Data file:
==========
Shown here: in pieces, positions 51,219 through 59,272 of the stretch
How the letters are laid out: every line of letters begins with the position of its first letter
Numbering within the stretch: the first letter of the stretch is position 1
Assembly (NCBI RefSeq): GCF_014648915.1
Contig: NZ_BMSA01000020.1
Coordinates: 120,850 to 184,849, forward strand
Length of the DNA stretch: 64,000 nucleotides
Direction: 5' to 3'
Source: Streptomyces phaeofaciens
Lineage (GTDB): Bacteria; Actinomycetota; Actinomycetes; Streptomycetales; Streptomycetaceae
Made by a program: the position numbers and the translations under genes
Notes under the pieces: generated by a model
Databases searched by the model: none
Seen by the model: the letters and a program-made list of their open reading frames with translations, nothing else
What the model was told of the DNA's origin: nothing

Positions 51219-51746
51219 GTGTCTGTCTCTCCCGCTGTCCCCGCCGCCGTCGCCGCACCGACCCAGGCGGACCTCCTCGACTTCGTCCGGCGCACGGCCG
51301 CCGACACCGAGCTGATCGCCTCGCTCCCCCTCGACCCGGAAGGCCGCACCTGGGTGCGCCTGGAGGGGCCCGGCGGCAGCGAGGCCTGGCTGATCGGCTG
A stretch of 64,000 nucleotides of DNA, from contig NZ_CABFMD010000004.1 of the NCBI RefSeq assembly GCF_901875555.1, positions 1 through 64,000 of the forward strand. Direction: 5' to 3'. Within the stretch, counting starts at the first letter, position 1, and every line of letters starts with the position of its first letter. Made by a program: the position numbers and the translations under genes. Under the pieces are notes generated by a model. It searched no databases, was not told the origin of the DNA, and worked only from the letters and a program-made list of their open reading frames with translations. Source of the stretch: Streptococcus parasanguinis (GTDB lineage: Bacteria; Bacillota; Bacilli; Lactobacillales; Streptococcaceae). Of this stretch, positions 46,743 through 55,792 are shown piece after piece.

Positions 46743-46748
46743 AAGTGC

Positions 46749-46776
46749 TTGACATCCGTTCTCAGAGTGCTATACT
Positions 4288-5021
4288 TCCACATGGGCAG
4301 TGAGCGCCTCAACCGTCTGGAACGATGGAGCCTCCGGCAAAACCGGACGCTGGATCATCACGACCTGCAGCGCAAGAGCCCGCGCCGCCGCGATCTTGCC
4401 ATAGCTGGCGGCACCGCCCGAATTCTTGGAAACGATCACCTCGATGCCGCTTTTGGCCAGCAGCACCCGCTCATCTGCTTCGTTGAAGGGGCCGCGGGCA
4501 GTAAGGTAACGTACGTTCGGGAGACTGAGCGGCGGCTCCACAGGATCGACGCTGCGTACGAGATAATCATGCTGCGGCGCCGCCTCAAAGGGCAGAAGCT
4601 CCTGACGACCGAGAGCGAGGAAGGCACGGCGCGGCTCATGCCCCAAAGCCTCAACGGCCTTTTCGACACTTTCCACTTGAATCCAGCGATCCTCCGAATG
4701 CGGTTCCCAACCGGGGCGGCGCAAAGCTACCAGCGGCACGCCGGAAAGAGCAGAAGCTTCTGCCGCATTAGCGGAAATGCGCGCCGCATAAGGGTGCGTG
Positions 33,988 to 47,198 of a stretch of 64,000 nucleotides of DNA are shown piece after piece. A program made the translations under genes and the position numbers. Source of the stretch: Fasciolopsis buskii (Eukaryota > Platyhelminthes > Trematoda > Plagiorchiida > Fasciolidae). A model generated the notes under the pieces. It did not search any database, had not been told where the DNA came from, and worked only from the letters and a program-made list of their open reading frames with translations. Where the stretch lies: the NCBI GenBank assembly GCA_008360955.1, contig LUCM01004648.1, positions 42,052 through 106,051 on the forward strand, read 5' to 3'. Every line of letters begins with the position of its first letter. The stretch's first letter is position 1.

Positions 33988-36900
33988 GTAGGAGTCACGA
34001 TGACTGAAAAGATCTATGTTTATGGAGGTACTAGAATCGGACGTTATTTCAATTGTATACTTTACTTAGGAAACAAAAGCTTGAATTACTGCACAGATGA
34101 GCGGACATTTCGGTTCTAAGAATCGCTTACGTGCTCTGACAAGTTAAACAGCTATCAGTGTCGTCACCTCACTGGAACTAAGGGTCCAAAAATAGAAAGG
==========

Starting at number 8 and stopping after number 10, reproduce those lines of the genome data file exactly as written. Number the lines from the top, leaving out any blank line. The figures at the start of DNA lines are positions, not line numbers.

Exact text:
Direction: 5' to 3'
Source: Streptomyces phaeofaciens
Lineage (GTDB): Bacteria; Actinomycetota; Actinomycetes; Streptomycetales; Streptomycetaceae